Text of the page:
Monday, August 9, 2010

You know your software is bad if...

Here is a list of traits of (mostly) modern software, which are not a good sign and/or contributing to our eventual downfall.

Slow off the mark...
Your software shows a progress-bar on its splash screen
Nielsen's Usability Heuristics state that you should always provide your user with feedback on the system state. This especially applies when performing operations that will take a "long" time (i.e. anything over 10 seconds).

Consider then, what it means to have a progress-bar on a splash screen. It means that starting up your app will take a long time. That is, it will take at least 10 seconds at the best of times, even on the developer's infinitely fast machines (as they recognised that there was going to be a wait). And like a self-fulfilling prophecy, your program WILL take greater than 10 seconds to load.

The typical ones I've encountered are between 20 secs and 1 minute. Examples here are GIMP (usually 20secs, but from time to time, it will throw a freak and that slowly reparse every plugin, and every single last bloody font on your HD), Open Office (20 to 30 seconds), and JEdit (10-15 seconds + a further few seconds due to its Java-ness). Ultimately, this will cost you users (or customers), as these waits become increasingly frustrating. Of the three listed here, two of them I don't touch anymore, with loading times being part of but not the whole list of problems I've had with them.

Also, from personal experience, I've found that having a progress bar can in some cases even SLOW DOWN an operation. Once I was working on a tool which I had predicted would take a little while to complete, so I tried adding a progress bar for it to show the how long it was going to take. However, by doing so, I slowed down the tool by at least 2-3 times.

Ignoring the progress bar though, we still have a problem, which leads to number 2...

Your program has a splash screen that hangs about for a long time before your main window even shows up
Typically, if you have the first, you'll also have this second one. Though, that is not always the case, as Office 2007 is only affected by this second point.

In a way, this is even worse, as now you don't have any feedback in general. On some though, you will get to see that it's busily loading up heaps of files from disk. Like in the number 1, users are still not going to be happy, as once again your program takes a while to get its arse in gear.

At least though, we can hope that if it doesn't need a progress bar that it is still faster than the first category ;)

When your user goes scouting around the program files to find a misplaced file, they find heaps of .dll's and extensions that need to be loaded on startup...
Extensibility is nice. Plugins are neat when you need some functionality whose absence is otherwise a deal-breaker.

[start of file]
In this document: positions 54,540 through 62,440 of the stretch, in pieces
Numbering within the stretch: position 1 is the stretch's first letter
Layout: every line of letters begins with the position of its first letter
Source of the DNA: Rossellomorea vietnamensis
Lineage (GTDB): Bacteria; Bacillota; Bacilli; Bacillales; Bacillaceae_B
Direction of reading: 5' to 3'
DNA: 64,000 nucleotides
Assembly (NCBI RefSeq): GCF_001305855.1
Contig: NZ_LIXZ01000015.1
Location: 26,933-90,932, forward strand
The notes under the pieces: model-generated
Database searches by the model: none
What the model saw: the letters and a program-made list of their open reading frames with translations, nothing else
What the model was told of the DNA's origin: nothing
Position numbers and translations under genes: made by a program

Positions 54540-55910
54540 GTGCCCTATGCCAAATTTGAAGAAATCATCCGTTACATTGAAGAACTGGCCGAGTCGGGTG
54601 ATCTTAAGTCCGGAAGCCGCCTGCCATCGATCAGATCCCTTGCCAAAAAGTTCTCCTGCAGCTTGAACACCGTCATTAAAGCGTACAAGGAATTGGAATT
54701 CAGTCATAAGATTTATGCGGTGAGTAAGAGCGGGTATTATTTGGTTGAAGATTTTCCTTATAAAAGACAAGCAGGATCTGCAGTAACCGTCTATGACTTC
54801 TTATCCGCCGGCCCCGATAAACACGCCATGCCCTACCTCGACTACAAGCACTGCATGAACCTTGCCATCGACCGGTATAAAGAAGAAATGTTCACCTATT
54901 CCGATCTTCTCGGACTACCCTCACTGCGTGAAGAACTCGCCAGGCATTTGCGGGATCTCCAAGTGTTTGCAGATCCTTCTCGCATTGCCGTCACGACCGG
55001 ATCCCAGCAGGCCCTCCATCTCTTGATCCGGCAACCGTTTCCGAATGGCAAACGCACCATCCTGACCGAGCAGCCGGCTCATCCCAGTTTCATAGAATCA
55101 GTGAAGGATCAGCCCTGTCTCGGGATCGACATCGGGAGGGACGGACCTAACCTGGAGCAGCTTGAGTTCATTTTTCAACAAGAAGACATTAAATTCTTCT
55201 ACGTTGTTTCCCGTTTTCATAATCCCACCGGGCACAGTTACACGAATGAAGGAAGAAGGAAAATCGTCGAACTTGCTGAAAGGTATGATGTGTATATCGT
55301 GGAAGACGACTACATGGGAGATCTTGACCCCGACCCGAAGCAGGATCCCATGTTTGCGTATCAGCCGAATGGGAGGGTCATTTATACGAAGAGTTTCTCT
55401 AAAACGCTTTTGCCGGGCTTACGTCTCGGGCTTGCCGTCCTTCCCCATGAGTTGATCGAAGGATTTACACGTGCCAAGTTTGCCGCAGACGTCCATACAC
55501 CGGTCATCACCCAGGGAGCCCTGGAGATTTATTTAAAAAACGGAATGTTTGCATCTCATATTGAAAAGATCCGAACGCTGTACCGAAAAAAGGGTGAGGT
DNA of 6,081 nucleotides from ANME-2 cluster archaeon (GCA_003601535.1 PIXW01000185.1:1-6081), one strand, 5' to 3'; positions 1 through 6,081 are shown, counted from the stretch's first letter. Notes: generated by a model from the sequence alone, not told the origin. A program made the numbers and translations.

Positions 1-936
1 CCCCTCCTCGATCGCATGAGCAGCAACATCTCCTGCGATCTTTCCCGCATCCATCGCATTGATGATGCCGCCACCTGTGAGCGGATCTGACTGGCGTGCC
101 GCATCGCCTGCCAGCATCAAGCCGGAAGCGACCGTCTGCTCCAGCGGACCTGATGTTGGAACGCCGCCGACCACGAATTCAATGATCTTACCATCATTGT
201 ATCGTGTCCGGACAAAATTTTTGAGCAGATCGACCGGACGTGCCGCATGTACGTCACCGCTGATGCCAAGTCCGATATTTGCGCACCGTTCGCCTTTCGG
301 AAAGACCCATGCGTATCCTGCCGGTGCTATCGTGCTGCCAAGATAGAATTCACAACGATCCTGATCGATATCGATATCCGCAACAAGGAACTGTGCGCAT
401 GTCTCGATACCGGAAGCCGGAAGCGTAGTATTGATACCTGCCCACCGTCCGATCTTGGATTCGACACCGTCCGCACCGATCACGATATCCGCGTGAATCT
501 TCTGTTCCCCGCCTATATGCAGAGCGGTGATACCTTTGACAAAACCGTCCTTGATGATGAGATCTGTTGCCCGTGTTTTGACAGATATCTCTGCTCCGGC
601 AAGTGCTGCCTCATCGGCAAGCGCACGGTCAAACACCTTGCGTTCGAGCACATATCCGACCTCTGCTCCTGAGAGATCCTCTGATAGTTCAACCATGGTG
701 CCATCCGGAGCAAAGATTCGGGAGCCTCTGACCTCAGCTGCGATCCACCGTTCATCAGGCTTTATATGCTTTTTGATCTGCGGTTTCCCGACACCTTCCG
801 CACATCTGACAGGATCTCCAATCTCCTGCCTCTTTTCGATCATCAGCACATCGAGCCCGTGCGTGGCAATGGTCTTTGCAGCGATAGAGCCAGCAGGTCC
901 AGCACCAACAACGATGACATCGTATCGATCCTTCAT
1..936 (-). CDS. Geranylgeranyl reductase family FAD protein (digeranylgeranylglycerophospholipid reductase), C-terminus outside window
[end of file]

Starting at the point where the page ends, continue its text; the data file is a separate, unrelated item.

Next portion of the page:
What's not cool though, is when the fact that the app has to load all these libraries and plugins on startup and take a long time to do so starts wasting the user's time. In fact, it's even worse that most apps in this situation get into a bit of a tangle spending time searching through multiple places to find these files in the first place before they can even attempt to load them.

It's kindof telling then, that most of the apps that are identified via 2, and most certainly 1 have this characteristic.

Handles like a pregnant whale with a swim-bladder infection...
Your program crashes easily and often
Perhaps this is one of the most cardinal sins for programs. Do not crash!

Crashing means bad code; code that's been badly written, untested, or just plain sloppy. It also means that users lose their work, get files corrupted (sometimes), and are interrupted from their task at hand. It also loses you (the coder) brownie points at the end of the day, as users come to hate working with your software, dreading the next time it'll crash on them at a critical moment.

From what I've seen, it seems that the code written by some people is more prone to crashing for inexplicable reasons than others. They are also those who have a habit of using "caterpillar-ifs" and other questionable code style practices.

Sadly, big corporates still manage to make sick amounts of money out of their products that are filled with these problems (*cough* *cough* AD).

Your program is a memory hog
Unfortunately, the abundance of memory these days has led programmers to generally be much more lenient about memory usage. To the point that they entrust cleaning up of large wads of data to a builtin/background garbage collector that might be too busily counting its own toenails than worrying about unused data.

Yes, it's much nicer not having to optimise everything to the last bit. Yes, a lot of algorithms are made a lot simpler to write. All I'm saying is that care should be taken not to now thing its perfectly fine to have 5 copies of the data lying around (typical example, using string concatenation instead of more efficient string-builder-type methods, with all the temporary instances that creates).